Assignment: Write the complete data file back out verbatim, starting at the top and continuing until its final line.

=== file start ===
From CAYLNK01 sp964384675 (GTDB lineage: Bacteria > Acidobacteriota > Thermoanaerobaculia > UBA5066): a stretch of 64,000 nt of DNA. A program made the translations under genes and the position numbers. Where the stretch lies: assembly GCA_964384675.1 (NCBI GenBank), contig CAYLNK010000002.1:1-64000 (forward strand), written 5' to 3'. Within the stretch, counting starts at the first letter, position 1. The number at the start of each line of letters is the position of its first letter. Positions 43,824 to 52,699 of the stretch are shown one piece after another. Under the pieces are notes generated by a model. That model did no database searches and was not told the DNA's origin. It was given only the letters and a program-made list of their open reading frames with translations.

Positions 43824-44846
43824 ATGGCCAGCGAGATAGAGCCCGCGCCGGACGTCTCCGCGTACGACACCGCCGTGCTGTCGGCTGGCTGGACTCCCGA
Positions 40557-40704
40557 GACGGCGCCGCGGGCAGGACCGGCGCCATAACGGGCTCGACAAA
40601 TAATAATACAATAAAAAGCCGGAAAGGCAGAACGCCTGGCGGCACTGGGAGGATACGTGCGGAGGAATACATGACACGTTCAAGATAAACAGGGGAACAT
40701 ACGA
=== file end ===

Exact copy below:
From CAYLNK01 sp964384675 (GTDB lineage: Bacteria > Acidobacteriota > Thermoanaerobaculia > UBA5066): a stretch of 64,000 nt of DNA. A program made the translations under genes and the position numbers. Where the stretch lies: assembly GCA_964384675.1 (NCBI GenBank), contig CAYLNK010000002.1:1-64000 (forward strand), written 5' to 3'. Within the stretch, counting starts at the first letter, position 1. The number at the start of each line of letters is the position of its first letter. Positions 43,824 to 52,699 of the stretch are shown one piece after another. Under the pieces are notes generated by a model. That model did no database searches and was not told the DNA's origin. It was given only the letters and a program-made list of their open reading frames with translations.

Positions 43824-44846
43824 ATGGCCAGCGAGATAGAGCCCGCGCCGGACGTCTCCGCGTACGACACCGCCGTGCTGTCGGCTGGCTGGACTCCCGA
Positions 40557-40704
40557 GACGGCGCCGCGGGCAGGACCGGCGCCATAACGGGCTCGACAAA
40601 TAATAATACAATAAAAAGCCGGAAAGGCAGAACGCCTGGCGGCACTGGGAGGATACGTGCGGAGGAATACATGACACGTTCAAGATAAACAGGGGAACAT
40701 ACGA